Q&A with Katie180: nutritious smoothie for kids.

Today I received an email from a reader who wants some advice about how to oomph up smoothies for her nearly two year old girl who weighs only very little to begin with (she was born prematurely and it seems has stayed on the petite side).

Further she has recently suffered a bout of gastro and is now even littler. Poor bubbas! I know how frail and sunken kids can seem after a week of gastro, my four year old has had it three times since she was 15 months old (you get quick with the towels and outfit changes don’t you??)

So what I suggest for a young child who needs some nutrient dense food after being sick is:

1. Consider that during a bout of gastroenteritis, the intestines can be a bit rouged up from all the reacting to the infectious agent and contracting to expel food contents. As such, particularly in those predisposed to food intolerance, there can be short term secondary dairy and or gluten sensitivities.

Basically the intestines get inflamed and a bit crap at keeping larger particles such as whole food proteins out of the blood stream and then things can get a bit farty/bloaty/loose poo/tummy pain/maybe rashes and headaches etc.

IF you are dealing with a kid who is likely to react with sensitivity after being poorly in the tummy then it’s a good idea to keep these common allergens from their diet until they’re in robust good health again.

2. Keep foods easier to digest such as soft or slow cooked options: porridge, noodle soup, softly shredded meat, mashed potato, baked sweet potato, stewed fruit or softer fruit and so on. In this case, we’re going to discuss SMOOTHIES.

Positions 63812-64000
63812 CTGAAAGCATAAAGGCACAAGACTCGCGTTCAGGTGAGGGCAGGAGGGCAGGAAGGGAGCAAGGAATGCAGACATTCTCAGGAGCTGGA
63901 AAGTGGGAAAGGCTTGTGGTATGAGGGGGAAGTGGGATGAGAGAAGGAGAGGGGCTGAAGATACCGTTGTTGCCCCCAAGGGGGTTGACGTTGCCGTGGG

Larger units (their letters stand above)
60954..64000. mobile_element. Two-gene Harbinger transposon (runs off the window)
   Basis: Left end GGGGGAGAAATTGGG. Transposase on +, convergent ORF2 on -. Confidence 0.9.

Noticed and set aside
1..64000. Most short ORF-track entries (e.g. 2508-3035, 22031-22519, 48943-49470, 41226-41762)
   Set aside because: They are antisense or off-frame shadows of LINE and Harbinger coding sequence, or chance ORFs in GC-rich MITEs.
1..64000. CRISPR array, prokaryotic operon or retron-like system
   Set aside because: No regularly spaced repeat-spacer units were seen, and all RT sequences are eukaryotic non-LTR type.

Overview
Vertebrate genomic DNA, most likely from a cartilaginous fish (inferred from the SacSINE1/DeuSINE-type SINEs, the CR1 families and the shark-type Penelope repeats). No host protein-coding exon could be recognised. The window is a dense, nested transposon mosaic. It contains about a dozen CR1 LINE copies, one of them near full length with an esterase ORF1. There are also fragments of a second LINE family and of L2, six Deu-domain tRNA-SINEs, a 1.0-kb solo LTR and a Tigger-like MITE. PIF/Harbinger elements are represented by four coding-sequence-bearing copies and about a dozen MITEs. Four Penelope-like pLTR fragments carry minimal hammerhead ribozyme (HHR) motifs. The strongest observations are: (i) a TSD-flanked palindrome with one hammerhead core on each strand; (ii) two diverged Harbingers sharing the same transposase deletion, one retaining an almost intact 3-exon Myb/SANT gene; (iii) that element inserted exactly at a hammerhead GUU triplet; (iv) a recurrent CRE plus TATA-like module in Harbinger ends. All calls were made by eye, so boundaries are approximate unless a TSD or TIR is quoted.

3. Smoothies. My go-to recipe for my own “fussy” (let’s face it she’s four) kid is this:

a) Blend a teaspoon (or two if they’ll drink it) of whole oats / quinoa flakes / sunflower, pumpkin, chia or flax seeds into a fine meal in the blender first.

b) Add milk: use whole fat (preferably organic or A2) milk OR almond or coconut milk, a serve for a 2 year old would be a 1/2 cup.

c) Add a small or half a large frozen banana. Pre-slice bananas in bulk, laying the pieces out flat into a shallow storage tub.

d) Add an egg yolk. Why not the white you ask? Well for me it comes down to taste, it’s a personal thing. Also, the white is the part of the egg most likely to set off egg protein allergy so I avoid it raw for young kids. BUT if there’s no issue with the white go ahead and use the whole thing. (Did you know that you can freeze egg whites to use to whip up at a later date? You can!) Ooh, make sure the egg is free range and organic so that it’s got a better nutrient profile and its chook has a good life :)

e) Add a teaspoon of flaxseed oil. Good retail brands include Stoney Creek or Udo’s. Good stores will have these stored in a fridge as they are best kept cold.

f) Add a dose of probiotics, the Inner Health Kids. Let’s put back what might have been heaved up or unbalanced during the time of infection.

g) Add a teaspoon of honey, Manuka if you can afford it.